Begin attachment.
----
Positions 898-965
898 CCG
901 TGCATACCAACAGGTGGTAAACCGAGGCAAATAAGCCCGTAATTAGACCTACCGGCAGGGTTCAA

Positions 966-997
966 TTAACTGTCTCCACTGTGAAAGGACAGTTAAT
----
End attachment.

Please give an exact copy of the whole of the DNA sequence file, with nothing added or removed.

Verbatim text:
Positions 898-965
898 CCG
901 TGCATACCAACAGGTGGTAAACCGAGGCAAATAAGCCCGTAATTAGACCTACCGGCAGGGTTCAA

Positions 966-997
966 TTAACTGTCTCCACTGTGAAAGGACAGTTAAT